Cut to Calderdale’s A&E is only part of proposed massive change to hospitals and community health and social care services

More information has become available about the proposal to cut the Calderdale Royal Hospital A&E department and centralise A&E sevices in Huddersfield.

Calderdale Clinical Commissioning Group has clarified that this is only part of a proposal for a whole new model of providing hospital and community services for people across Calderdale and Greater Huddersfield.

It involves a massive shakeup of the way the whole NHS operates in our areas.

This new model has been drawn up by Calderdale and Huddersfield NHS Foundation Trust (CHFT), Locala and South and West Yorkshire Partnership NHS Foundation Trust (SWYFT).

Under this new model for hospital and community services, CHFT, Locala and SWYFT would together work closely with general practice, social care and voluntary organisations  to deliver integrated health and social care and support in community settings.

This would include moving current hospital-based services outside hospital and closer to where people live.

Integrated teams of health and social care professionals would support people to take maximum responsibility for their own care and wellbeing.

Personal healthcare budgets – the end of the universal, equitable, freely available NHS

“Supporting people to take maximum responsibility for their own care and wellbeing” is code for paying for your own health care through personal health budgets – something which removes the core NHS principle of universal, equitable access to health care which is free at the point of need.

Personal health budgets are intermediate step in the NHS privatisers’ plans to get people to pay for their health care through private insurance.

Calderdale Council’s and Calderdale CCG’s joint Better Care Fund Submission (a bid for NHS money that is to be transferred to the Council to pay for social care) is largely a copy and paste from a report on the Kaiser Beacons project written by an NHS free marketeer called Chris Hams.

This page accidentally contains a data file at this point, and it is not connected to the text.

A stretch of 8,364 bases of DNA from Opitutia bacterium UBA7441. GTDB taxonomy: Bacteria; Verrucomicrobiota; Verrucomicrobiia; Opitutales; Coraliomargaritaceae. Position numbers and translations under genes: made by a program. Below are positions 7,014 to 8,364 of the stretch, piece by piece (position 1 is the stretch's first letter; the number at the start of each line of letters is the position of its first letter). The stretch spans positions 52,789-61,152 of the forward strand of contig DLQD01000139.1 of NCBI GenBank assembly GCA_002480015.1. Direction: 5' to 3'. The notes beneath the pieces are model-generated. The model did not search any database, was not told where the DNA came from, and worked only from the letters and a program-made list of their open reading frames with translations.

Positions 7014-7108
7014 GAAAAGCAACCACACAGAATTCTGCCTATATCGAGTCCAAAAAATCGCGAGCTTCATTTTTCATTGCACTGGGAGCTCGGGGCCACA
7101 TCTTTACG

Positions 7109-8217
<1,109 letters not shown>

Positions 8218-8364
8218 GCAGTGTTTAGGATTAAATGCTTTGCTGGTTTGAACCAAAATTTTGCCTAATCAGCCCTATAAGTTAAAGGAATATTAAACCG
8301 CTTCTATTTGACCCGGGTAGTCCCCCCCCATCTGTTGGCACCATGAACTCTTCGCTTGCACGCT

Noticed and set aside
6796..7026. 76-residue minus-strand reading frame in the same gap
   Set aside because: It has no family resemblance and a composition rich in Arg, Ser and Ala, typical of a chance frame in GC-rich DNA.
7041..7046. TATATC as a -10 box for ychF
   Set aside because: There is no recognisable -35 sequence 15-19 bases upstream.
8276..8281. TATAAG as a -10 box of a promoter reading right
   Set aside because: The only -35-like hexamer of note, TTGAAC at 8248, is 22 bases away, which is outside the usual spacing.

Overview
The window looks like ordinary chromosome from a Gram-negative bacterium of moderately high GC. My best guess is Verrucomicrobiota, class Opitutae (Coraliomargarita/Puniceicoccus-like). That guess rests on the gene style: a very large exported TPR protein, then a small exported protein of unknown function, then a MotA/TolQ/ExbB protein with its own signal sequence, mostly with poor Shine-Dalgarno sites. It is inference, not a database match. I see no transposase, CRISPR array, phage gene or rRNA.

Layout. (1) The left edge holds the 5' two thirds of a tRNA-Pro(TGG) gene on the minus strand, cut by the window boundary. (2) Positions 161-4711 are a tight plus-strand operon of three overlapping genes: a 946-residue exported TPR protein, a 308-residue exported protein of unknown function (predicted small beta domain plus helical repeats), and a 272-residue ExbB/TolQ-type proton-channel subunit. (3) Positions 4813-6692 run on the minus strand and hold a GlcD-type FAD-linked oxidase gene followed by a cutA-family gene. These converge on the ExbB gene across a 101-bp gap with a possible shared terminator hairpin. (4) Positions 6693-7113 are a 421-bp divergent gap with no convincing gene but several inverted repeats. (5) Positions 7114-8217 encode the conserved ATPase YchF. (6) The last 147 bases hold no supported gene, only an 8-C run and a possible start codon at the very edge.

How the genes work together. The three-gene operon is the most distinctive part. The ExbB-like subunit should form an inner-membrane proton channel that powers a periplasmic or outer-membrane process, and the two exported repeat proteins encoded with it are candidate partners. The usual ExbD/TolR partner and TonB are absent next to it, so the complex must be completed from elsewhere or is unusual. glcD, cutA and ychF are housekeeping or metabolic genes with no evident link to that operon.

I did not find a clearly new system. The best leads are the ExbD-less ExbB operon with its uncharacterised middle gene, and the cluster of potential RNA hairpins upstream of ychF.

This Kaiser Beacons project was a pilot to test the American private insurance health care model as used by the Kaiser Permanente company. Birmingham East & North PCT (which included one of the Kaiser Beacons projects) stated that:

“by 2012 all individuals should have access to their own personal health plan and potential for personal health budgets…[this would] dramatically shift care responsibility to members of the public and much of that care will be undertaken by them in their own homes.”

Reduced hospital beds across the board

Under the CHFT proposals for reorganising (privatising) Calderdale and Kirklees NHS, fewer people would receive hospital treatment. Acute and emergency services would be based on one specialist hospital site, with the preference that this would be in Huddersfield.

Hospital beds would be reduced across the board.

Patients for planned and elective care would go to a second specialist planned care hospital site, with the preference that this would be at Calderdale Royal Hospital.

CHFT, Locala and SWYFT have presented the model to the Clinical Commissioning Groups (CCGs) in the area, because the CCGs commission and pay for the hospital and community services that are included in the new model.

Their proposals are contained in the Calderdale and Huddersfield Strategic Review of NHS and Social Care. Here is the CHFTStrategic Review Slideshow.

This is based on a Report that Calderdale and Huddersfield NHS Foundation Trust commissioned from the National Clinical Advisory Team (NCAT).

The NCAT report belongs to the Calderdale and Huddersfield NHS Foundation Trust.

Calderdale Councillor Tim Swift says that CHFT will make the report public after they have discussed it with the Kirklees Overview and Scrutiny Committee and the Calderdale Health and Wellbeing Board on 4 March.

Last night a public meeting in Hebden Bridge agreed to set up a campaign to stop any cuts to Calderdale and Huddersfield A&E.

Emergency Care Intensive Support Team gives CHFT A&E clean bill of health

The Emergency Care Intensive Support Team recently produced a broadly positive report on CHFT A&E.

Its only reservation about the performance of CHFT A&E was around the decision making process for how the Medical Admissions Unit is handled, and it made some recommendations for improving this.

CHFT have produced an action plan to deal with this which the two CCGs’ Urgent Care Board have agreed to.

Updated 5 March with information about personal healthcare budgets and the Better Care Fund submission.

Posted from Hebden Bridge, England, United Kingdom.